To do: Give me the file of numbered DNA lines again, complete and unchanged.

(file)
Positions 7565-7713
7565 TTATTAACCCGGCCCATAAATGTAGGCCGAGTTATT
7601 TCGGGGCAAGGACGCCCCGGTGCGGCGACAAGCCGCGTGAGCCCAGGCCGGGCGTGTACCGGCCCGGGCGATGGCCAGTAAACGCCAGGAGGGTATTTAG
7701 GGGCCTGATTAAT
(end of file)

Positions 7565-7713
7565 TTATTAACCCGGCCCATAAATGTAGGCCGAGTTATT
7601 TCGGGGCAAGGACGCCCCGGTGCGGCGACAAGCCGCGTGAGCCCAGGCCGGGCGTGTACCGGCCCGGGCGATGGCCAGTAAACGCCAGGAGGGTATTTAG
7701 GGGCCTGATTAAT